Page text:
Finally, my life that was previously in shambles was coming together. At this point, child support was still outstanding, however social laws in The Netherlands paid a form of child support quarterly for each child up to age eighteen, regardless of one’s financial status. God bless The Netherlands for such a social system. At the end of the year I had a savings account for myself and for each child I took out a study insurance to help cover college tuition later.
12. My Sweet Fifties
My golden years were really sweet. Besides long walks in the forest, after several attempts, there was finally a breakthrough in cycling with François as my ‘personal bike coach.’ Wellness, health, and fitness treatments were among the things I regularly spoiled myself with.
During the first half of my golden decade I enjoyed the blessings of a comfortable, quiet, and peaceful lifestyle. The risk of this lifestyle was becoming complacent and conformed to what is considered ‘normal’ at my age. I lacked the motivation and creativity to take on challenges that would take my life to the next level.
During the second half, however, I stubbornly refused to fit in the box labeled ‘normal at my age.’ I gave myself permission to resurrect my buried dreams and explore my creative energy, using my God-given skills and talents, empowered by gratitude and humility. I have no regrets nor complaints whatsoever about my endeavors because ‘intense adversity renders abundant prosperity!’
13. Bella-Frans ‘Par Excellence’ / Belladonna
At home, I could be who I really was, without worrying that all eyes were watching me. Home for me was the place where I lived with my mother and my brother. I never really knew where my father was. I cannot remember him as a father figure, even though I knew he was my father. In my mind he was the man who every now and then disturbed the peace at home by coming around in the middle of the night knocking on the bedroom window, begging my mother for money. I knew he was doing this because he used drugs.
When I turned 16, I wanted to throw a big party. On MTV there was a program called “My Sweet 16” where girls celebrating their sixteenth birthday went all the way out. Their parents rented a venue and invited as many friends possible, with dancers, DJs and, a car as a present. In the summer before my sixteenth birthday, I started making plans with my mother. Of course I knew my Sweet 16 could not be as extravagant as that of those girls on MTV, but I could give it a try.
I had promised myself that if I got my High School diploma, I would go to college. My motivation was that I wanted a title to my name. I gave serious consideration to which study I wanted to follow. Ideally I wanted to follow a study in which I could help children with different problems. I ended up with Educational Sciences / Pedagogy, and I attained the degrees successfully. First a Bachelor’s followed by a Masters, which now makes me (MSc) Master of Science Belladonna Pierre. I did it!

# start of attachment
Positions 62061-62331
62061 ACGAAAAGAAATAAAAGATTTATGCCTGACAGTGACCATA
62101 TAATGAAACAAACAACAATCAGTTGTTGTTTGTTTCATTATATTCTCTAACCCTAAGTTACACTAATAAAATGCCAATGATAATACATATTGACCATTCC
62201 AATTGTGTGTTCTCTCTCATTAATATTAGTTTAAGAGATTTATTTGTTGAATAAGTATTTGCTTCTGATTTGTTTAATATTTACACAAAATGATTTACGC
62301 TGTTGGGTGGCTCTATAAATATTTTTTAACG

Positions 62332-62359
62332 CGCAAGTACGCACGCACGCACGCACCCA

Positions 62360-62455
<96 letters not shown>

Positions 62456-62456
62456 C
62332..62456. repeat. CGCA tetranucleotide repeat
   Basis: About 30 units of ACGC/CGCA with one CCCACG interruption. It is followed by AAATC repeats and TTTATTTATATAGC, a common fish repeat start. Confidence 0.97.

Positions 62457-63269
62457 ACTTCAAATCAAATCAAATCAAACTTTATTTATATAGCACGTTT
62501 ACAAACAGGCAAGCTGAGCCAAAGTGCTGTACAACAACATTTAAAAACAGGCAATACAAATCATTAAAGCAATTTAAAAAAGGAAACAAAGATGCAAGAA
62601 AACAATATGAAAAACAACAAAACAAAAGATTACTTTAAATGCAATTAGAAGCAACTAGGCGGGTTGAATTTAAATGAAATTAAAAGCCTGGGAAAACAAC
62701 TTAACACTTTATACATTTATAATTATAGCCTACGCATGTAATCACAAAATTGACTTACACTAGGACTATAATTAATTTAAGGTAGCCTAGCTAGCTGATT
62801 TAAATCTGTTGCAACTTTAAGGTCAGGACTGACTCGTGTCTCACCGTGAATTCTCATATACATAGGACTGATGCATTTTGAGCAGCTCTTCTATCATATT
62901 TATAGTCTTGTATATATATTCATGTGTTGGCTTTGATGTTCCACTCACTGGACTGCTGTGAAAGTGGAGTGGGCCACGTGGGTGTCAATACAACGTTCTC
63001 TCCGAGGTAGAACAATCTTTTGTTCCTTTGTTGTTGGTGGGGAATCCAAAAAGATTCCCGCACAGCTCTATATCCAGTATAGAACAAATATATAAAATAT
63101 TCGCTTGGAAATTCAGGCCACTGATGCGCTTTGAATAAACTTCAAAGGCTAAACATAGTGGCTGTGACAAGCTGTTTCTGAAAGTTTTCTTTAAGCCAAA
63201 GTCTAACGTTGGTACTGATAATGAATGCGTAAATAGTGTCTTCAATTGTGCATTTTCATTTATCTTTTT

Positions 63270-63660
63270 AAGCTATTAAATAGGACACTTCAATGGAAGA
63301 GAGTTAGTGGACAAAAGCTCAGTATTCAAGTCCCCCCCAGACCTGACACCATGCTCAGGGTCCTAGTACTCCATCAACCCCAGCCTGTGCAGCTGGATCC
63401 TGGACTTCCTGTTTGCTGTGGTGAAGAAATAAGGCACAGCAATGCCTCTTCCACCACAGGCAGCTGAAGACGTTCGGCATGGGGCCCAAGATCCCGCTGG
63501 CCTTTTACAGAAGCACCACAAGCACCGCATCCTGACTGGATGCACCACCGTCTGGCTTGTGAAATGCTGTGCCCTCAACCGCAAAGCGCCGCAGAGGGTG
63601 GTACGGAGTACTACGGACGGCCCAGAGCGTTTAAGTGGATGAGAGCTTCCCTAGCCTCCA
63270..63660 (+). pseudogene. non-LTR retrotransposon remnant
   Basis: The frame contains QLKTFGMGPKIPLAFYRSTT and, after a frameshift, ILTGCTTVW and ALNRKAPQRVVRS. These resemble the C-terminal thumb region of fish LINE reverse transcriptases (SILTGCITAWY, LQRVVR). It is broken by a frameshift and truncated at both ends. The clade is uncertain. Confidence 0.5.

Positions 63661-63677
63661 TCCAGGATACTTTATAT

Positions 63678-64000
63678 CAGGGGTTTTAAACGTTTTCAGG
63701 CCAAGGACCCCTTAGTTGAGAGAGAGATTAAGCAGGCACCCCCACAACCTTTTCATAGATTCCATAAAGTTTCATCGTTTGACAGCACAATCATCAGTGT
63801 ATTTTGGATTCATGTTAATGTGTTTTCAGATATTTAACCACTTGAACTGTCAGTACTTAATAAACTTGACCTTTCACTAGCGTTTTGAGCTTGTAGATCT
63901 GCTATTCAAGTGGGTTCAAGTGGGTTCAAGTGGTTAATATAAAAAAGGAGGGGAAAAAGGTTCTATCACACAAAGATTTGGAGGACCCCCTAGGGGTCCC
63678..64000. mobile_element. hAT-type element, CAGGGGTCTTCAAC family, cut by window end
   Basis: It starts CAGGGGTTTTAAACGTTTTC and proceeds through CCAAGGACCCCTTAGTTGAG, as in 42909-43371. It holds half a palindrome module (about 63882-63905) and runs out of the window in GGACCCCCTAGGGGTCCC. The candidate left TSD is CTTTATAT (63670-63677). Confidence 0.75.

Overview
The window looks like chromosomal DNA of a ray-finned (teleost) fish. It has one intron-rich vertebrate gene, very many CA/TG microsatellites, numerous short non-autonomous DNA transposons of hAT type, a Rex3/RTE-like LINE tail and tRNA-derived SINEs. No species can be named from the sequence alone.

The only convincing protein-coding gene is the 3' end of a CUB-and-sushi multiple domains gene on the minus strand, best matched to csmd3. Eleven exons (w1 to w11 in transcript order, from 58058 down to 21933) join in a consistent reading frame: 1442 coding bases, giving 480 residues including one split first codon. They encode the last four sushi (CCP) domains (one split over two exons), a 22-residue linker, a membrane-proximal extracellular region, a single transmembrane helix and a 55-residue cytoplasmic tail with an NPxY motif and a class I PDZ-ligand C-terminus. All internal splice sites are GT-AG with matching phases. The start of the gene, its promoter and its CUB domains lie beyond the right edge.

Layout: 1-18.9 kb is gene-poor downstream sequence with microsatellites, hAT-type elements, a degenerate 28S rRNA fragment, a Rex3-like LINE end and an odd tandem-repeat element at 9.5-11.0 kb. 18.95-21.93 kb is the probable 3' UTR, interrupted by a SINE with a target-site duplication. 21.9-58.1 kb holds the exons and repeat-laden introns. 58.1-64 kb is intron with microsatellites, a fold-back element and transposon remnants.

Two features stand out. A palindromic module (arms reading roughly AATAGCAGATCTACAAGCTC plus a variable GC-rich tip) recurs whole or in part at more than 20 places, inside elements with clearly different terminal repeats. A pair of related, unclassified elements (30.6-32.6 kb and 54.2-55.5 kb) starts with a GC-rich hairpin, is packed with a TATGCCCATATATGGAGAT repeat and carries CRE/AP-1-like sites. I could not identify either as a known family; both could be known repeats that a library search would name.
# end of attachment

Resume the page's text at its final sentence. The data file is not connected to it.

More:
13. Bella-Frans ‘Par Excellence’ / François
So now it is my turn to tell my story! I believe that sometimes you have to do those things you don’t feel like doing for the reason that the result might surprise you. You might then also have a nice story to pass on to others.
After school we often visited my grandparents. It was the most loving and safe place for me. My grandmother always cooked for the entire family and it was a kind of walk-in house for my aunts and uncles. My grandmother often read to us from the Bible and sang Christian hymns with us like “Hallelujah Anyhow.” I’ll never forget that song!
My friends and I also went disco swimming at Brandenburg swimming pool in Bilthoven. That was quite a new experience. At school everything went as usual and I remember there was a girl I really liked.. I even wrote her a love letter, the good old-fashioned way.
Ultimately, on April 2nd 2015, I graduated from college and attained my Bachelors degree in Commercial Economics. I now bear the title Bachelor of Commerce, BSc. My internship was successfully completed at Learning Valley, the company where I’m now employed as an account manager.
14. The Caribbean Dream
On Sunday, August 10th 2008, my children and I went to my parents’ home after church. We sat in the car and parked in the shade while we waited for my parents to get home from church. As we spoke, it was as if the location for my bed and breakfast suddenly jumped up and shouted, “Look no further, this is it!” The parental residence, along with the other two properties would be the perfect setting to realize my dream. Here was where I envisioned the bed and breakfast. There they stood, staring me in the face!
It takes Grit and Guts to be and do the abnormal and extraordinary! Many locals complain of foreigners, especially the Dutch or ‘makamba,’ that come to the island and deprive them of what is theirs. While in some cases this might be true, complaining and criticizing whether Dutch, American, African, Indian, Haitian or Dominican, who dare to stick their neck out to improve and invest in the island, will get me nowhere. By sharing my dream and vision, I choose not to sit on my assets, but Stop Complaining and Start Obtaining!